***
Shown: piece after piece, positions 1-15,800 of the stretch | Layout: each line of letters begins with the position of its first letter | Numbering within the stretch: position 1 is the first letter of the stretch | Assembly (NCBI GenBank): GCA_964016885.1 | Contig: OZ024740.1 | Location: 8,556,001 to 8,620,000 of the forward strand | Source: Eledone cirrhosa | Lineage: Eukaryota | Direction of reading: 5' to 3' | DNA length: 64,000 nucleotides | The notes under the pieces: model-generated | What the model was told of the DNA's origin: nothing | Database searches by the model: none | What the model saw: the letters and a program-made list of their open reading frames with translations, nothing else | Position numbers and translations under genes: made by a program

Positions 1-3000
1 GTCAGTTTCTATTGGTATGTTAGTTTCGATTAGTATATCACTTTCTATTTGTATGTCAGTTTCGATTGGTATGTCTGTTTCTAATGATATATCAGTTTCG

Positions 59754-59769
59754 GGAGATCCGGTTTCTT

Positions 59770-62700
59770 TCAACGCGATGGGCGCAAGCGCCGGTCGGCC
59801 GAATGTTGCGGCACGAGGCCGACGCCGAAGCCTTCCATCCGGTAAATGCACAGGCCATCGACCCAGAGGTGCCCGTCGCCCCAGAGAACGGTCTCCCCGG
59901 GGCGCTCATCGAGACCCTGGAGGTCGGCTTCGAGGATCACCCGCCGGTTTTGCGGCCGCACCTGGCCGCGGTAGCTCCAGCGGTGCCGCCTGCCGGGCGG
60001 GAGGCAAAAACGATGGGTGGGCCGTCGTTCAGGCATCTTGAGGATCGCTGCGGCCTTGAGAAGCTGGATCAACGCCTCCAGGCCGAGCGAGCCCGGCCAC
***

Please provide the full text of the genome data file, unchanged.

Shown: piece after piece, positions 1-15,800 of the stretch | Layout: each line of letters begins with the position of its first letter | Numbering within the stretch: position 1 is the first letter of the stretch | Assembly (NCBI GenBank): GCA_964016885.1 | Contig: OZ024740.1 | Location: 8,556,001 to 8,620,000 of the forward strand | Source: Eledone cirrhosa | Lineage: Eukaryota | Direction of reading: 5' to 3' | DNA length: 64,000 nucleotides | The notes under the pieces: model-generated | What the model was told of the DNA's origin: nothing | Database searches by the model: none | What the model saw: the letters and a program-made list of their open reading frames with translations, nothing else | Position numbers and translations under genes: made by a program

Positions 1-3000
1 GTCAGTTTCTATTGGTATGTTAGTTTCGATTAGTATATCACTTTCTATTTGTATGTCAGTTTCGATTGGTATGTCTGTTTCTAATGATATATCAGTTTCG

Positions 59754-59769
59754 GGAGATCCGGTTTCTT

Positions 59770-62700
59770 TCAACGCGATGGGCGCAAGCGCCGGTCGGCC
59801 GAATGTTGCGGCACGAGGCCGACGCCGAAGCCTTCCATCCGGTAAATGCACAGGCCATCGACCCAGAGGTGCCCGTCGCCCCAGAGAACGGTCTCCCCGG
59901 GGCGCTCATCGAGACCCTGGAGGTCGGCTTCGAGGATCACCCGCCGGTTTTGCGGCCGCACCTGGCCGCGGTAGCTCCAGCGGTGCCGCCTGCCGGGCGG
60001 GAGGCAAAAACGATGGGTGGGCCGTCGTTCAGGCATCTTGAGGATCGCTGCGGCCTTGAGAAGCTGGATCAACGCCTCCAGGCCGAGCGAGCCCGGCCAC